props.Add(prop, name);
    return prop;
  }

  protected static void OnPropertyChanged(DependencyObject d,
      DependencyPropertyChangedEventArgs e) {
    var m = d as MyClass;
    if (m != null) {
      DependencyProperty p = e.Property;
      string propertyName = props.ContainsKey(p) ? props[p] : "Unknown";
      if (m.PropertyChanged != null)
        m.PropertyChanged(p, new PropertyChangedEventArgs(propertyName));
    }
  }

And we can use our new Register method to initialize our properties:

  public static readonly DependencyProperty MyStringProperty =
      Register("MyString", typeof(string), typeof(MyClass), "My Default Value");
  public static readonly DependencyProperty MyBoolProperty =
      Register("MyBool", typeof(bool), typeof(MyClass), true);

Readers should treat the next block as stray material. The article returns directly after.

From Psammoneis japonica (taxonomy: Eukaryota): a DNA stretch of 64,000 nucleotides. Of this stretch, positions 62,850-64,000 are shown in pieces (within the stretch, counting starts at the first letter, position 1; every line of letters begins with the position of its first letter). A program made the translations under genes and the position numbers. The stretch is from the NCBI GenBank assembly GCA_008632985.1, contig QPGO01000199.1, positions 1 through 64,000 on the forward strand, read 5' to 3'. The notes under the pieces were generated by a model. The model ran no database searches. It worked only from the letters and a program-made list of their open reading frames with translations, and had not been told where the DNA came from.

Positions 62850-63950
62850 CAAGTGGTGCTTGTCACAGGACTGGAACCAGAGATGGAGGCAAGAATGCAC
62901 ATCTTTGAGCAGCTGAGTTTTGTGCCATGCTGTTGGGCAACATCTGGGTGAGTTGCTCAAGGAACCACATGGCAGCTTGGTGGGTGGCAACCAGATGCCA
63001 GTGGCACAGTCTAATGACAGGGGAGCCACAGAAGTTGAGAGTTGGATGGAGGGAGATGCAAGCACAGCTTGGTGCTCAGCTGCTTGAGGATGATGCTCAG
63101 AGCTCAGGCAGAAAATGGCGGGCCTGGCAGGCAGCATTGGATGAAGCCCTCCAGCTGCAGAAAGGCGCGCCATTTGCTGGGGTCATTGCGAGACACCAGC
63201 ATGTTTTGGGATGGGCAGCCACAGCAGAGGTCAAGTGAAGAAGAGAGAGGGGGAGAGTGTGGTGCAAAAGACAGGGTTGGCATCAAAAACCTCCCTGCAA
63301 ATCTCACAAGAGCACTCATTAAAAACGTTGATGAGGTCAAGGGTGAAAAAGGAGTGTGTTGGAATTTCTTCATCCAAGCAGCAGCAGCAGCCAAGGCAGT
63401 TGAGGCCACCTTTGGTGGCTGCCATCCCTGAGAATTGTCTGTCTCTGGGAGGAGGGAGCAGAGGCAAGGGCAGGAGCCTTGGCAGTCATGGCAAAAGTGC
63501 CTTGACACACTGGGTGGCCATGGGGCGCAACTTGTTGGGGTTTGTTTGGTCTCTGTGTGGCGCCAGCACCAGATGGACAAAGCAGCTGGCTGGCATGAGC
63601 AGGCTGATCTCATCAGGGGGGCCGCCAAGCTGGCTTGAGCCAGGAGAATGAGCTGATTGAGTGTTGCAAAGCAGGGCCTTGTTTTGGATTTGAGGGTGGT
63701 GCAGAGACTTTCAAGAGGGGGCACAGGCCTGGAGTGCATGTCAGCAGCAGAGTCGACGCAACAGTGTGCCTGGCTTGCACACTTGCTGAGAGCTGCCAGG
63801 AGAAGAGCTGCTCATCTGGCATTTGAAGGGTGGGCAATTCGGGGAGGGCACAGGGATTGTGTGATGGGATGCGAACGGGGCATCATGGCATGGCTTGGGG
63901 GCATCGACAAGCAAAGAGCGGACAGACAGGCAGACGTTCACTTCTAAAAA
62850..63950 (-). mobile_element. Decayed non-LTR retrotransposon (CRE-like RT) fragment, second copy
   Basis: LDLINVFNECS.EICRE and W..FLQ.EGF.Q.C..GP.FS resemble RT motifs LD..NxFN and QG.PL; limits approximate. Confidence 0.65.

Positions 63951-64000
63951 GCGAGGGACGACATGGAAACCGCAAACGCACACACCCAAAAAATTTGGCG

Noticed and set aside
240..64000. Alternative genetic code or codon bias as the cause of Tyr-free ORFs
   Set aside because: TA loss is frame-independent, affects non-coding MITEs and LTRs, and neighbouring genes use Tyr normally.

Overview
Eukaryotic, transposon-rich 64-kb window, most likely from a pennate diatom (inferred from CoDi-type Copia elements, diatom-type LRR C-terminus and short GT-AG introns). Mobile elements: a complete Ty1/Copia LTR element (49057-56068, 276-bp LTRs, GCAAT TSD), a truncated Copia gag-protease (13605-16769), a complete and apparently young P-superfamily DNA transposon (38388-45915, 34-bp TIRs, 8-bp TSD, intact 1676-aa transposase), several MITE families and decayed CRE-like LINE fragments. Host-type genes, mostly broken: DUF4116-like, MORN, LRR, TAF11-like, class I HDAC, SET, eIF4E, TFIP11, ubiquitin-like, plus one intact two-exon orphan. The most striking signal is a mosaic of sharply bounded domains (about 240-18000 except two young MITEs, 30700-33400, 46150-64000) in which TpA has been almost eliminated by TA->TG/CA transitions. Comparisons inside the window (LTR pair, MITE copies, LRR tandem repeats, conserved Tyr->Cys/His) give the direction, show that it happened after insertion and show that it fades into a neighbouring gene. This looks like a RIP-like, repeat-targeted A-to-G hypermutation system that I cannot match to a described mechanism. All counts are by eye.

<Rant>

I really wish MS would lay off the internal access modifier. This case was pretty easy to work around, but there are other instances where it’s a significant barrier. For example, the PathTextBlock project defines its own Transform and TransformGroup classes that are functionally identical to those provided by the SL-FCL. The FCL’s GeneralTransform and Transform classes are even public…too bad their only constructor is internal!! So rather than build on the existing framework, the wheel gets reinvented. Grrr!

</Rant>

Frustrations aside, the solution works really well for data-bindable dependency properties. For PathTextBlock, I built the above code into a generic PropertyChangedDependencyObject class from which to inherit. One thing to note: if a subclass hides the base OnPropertyChanged method, like I do in Transform, the property registration needs a reference to the new OnPropertyChanged. Feel free to check out the latest source on CodePlex for the full working sample.